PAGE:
Contrary to popular opinion, Rerum Novarum was not the first social encyclical, nor did Catholic social teaching as such begin with Pope Leo XIII. The social doctrine of the Catholic Church, of course, is as old as the Church itself. It was not until the early nineteenth century, however, that social teachings were treated as a specialized area of study.
|Feeling a little blue. . . . ?|
Nor was it entirely clear from the first even to many Catholics that the Church’s social teachings are distinct from its purely religious teachings. Admittedly, it is sometimes hard to differentiate, because the teachings themselves tend to be phrased in “religious language,” which turns some people outside the Church off. It causes them to miss the real import of what is being said, and conclude that the teachings have nothing to do with them.
In other cases, some religious believers agree that because Catholic social teachings tend to be phrased in religious terms that they are therefore matters of faith, not reason. They do not, therefore, apply to outsiders, and every word is infallible . . . meaning that the personal interpretation of the one doing the interpreting is infallible, not that the teaching is.
The fact is, however, that the social teachings of the Catholic Church are “religious” only in the very broadest sense of the term. Social doctrine is based on the natural law which (as has been stated more than once, often in the encyclicals themselves) applies to every human person — and all human beings are automatically persons by nature.
|Not the first, but. . . .|
Admittedly, the first social encyclicals were issued because the “new things” of socialism, modernism, and esotericism were rightly seen as an attack on the Church as well as on the State. The new things were, in fact, specifically promoted as “the Democratic Religion” and intended to replace Christianity. The anti-capitalist aspect came later.
Still, when read carefully, you realize that despite the religious language, the social encyclicals do not present religious arguments. Yes, religious matters are given a lot of space, but once you follow the argument, you can see that they are in the nature of “words from our sponsor,” i.e., advertising (sort of). The argument itself is always based on reason, although the justification is religious.
For example, take the following passage from Rerum Novarum. We put the argument in black, and the religious justification in red:
The working man, too, has interests in which he should be protected by the State; and first of all, there are the interests of his soul. Life on earth, however good and desirable in itself, is not the final purpose for which man is created; it is only the way and the means to that attainment of truth and that love of goodness in which the full life of the soul consists. It is the soul which is made after the image and likeness of God; it is in the soul that the sovereignty resides in virtue whereof man is commanded to rule the creatures below him and to use all the earth and the ocean for his profit and advantage. “Fill the earth and subdue it; and rule over the fishes of the sea, and the fowls of the air, and all living creatures that move upon the earth.” In this respect all men are equal; there is here no difference between rich and poor, master and servant, ruler and ruled, “for the same is Lord over all.” No man may with impunity outrage that human dignity which God Himself treats with great reverence, nor stand in the way of that higher life which is the preparation of the eternal life of heaven. Nay, more; no man has in this matter power over himself. To consent to any treatment which is calculated to defeat the end and purpose of his being is beyond his right; he cannot give up his soul to servitude, for it is not man’s own rights which are here in question, but the rights of God, the most sacred and inviolable of rights. (§ 40.)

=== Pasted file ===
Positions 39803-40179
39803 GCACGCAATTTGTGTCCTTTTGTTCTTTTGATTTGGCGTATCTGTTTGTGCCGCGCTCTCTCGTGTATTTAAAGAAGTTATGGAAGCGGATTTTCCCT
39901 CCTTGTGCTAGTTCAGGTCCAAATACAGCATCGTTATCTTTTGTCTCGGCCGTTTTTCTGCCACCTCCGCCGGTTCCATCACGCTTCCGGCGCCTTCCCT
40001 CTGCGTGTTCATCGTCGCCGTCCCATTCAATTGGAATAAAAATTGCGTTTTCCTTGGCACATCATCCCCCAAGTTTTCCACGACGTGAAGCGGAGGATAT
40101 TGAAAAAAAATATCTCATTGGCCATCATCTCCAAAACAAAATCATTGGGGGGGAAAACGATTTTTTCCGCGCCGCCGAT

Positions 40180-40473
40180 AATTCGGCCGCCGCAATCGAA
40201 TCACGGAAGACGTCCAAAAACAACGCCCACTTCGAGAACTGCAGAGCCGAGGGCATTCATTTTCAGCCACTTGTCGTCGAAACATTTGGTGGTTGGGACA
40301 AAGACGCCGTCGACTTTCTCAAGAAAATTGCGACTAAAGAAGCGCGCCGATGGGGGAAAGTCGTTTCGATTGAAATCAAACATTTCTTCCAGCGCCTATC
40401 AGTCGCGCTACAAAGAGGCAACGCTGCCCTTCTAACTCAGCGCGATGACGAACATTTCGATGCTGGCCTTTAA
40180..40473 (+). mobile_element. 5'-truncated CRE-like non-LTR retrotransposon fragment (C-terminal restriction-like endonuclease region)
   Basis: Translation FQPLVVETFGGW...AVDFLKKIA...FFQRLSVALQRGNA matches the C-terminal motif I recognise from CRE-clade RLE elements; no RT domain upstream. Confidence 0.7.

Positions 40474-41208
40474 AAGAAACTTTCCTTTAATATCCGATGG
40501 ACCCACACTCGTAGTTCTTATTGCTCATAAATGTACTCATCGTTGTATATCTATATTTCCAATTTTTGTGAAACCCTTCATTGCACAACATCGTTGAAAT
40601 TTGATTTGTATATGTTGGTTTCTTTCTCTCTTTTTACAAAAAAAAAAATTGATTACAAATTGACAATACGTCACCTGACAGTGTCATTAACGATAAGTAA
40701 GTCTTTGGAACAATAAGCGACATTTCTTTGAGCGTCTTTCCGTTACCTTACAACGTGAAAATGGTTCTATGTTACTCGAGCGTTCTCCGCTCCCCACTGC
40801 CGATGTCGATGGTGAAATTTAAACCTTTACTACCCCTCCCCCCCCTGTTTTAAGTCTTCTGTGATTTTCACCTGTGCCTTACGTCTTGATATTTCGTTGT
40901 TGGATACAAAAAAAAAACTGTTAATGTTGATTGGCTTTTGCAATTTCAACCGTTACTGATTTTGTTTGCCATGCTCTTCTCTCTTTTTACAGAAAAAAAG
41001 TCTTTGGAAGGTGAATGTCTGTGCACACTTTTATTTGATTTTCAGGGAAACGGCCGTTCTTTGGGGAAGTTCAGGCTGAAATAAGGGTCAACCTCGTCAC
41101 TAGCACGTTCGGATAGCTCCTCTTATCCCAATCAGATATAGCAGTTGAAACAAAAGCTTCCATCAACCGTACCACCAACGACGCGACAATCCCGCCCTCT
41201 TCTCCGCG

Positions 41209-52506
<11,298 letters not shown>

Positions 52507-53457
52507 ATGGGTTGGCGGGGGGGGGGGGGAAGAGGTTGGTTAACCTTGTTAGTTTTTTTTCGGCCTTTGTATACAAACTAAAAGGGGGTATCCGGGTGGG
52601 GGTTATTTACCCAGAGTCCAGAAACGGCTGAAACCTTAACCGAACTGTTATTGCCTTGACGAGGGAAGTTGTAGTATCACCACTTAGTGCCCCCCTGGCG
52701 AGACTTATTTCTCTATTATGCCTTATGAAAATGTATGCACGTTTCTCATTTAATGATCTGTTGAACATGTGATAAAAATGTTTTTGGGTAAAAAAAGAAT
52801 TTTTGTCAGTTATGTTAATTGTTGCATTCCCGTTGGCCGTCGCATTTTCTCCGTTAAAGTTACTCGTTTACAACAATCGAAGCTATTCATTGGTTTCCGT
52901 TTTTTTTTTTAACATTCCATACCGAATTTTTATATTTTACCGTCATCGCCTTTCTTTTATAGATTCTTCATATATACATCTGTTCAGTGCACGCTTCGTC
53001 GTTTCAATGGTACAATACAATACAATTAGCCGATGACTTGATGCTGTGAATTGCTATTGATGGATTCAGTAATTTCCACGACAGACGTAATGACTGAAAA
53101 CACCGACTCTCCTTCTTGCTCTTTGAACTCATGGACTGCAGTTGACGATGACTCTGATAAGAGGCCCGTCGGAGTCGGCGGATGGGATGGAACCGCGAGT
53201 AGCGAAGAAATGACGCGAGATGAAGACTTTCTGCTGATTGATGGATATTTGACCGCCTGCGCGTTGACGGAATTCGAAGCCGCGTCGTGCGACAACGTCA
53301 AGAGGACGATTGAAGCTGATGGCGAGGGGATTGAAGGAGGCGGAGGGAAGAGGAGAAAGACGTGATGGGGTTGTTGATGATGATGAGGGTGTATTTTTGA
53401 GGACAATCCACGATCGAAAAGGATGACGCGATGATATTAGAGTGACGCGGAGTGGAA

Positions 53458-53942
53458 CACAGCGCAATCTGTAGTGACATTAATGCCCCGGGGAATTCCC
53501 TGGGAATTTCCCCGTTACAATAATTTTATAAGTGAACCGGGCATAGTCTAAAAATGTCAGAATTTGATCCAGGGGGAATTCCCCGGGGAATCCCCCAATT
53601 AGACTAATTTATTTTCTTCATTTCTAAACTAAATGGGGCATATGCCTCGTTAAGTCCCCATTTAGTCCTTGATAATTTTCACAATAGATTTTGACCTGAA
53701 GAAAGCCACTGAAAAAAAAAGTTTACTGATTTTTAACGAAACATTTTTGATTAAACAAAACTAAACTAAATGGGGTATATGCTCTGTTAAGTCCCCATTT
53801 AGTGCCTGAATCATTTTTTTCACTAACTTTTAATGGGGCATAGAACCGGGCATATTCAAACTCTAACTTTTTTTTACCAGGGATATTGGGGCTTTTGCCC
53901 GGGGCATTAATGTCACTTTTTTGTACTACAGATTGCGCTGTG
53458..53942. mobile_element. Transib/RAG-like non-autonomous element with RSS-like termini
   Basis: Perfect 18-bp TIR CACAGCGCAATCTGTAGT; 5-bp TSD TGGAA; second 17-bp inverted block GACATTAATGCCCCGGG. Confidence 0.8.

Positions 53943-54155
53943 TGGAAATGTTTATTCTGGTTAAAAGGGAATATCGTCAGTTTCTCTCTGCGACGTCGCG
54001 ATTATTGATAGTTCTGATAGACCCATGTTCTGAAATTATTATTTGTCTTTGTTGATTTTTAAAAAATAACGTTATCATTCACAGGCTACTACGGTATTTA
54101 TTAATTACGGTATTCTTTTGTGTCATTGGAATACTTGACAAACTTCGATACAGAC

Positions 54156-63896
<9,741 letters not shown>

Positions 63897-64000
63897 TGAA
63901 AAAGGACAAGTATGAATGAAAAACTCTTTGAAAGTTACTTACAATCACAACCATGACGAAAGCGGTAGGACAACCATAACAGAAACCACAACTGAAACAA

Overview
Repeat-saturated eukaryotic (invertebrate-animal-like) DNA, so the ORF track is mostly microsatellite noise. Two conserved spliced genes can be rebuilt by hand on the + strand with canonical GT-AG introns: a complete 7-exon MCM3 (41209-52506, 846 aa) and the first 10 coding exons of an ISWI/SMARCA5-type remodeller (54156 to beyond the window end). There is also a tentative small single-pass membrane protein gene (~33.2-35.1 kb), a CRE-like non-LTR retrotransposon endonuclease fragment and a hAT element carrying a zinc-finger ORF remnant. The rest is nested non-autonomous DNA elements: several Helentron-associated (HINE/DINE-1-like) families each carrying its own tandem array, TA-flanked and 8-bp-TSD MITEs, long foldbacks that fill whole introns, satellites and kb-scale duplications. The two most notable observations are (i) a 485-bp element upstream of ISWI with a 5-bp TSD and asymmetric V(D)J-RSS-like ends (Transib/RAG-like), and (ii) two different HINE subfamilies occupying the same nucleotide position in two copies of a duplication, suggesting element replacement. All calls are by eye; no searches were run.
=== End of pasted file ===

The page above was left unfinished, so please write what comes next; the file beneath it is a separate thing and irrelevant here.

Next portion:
Note how very little actual “religious language” is in the text. Although the orientation of the passage is explicitly Christian and theistic, there is nothing in it that should upset or even contradict an adherent of another faith, or even an agnostic or an atheist, except for the nihilist or pure moral relativist to whom nothing means anything.
|"All things by nature seek the good."|
For example, how you take “the interests of his soul” depends on how you define soul; the passage doesn’t do so. An atheist might take it as the “life force” that animates the body and dissolves at death. There are also atheists who would agree that life alone is not its own purpose, but life lived in a manner consistent to serve the rest of humanity, even if only to preserve the species or do no harm.
In fact, without bringing God or gods into the matter, Aristotle declared that the meaning and purpose of life is to pursue the good and become virtuous: “the full life of the soul.” Why? Because it is pleasing to God? No, because it is in conformity with nature. Society therefore has a claim on people’s good behavior even if God never comes into it at all. By removing the text in red, there is nothing left in the passage that says anything with which anyone with a sense of ethics should disagree.
This understanding of the Catholic Church’s social doctrine helps us understand not only the meaning of the teaching itself, but also why it was considered necessary to start having a teaching that is distinct from purely religious matters. That is what we will take up in the next posting on this subject.#30#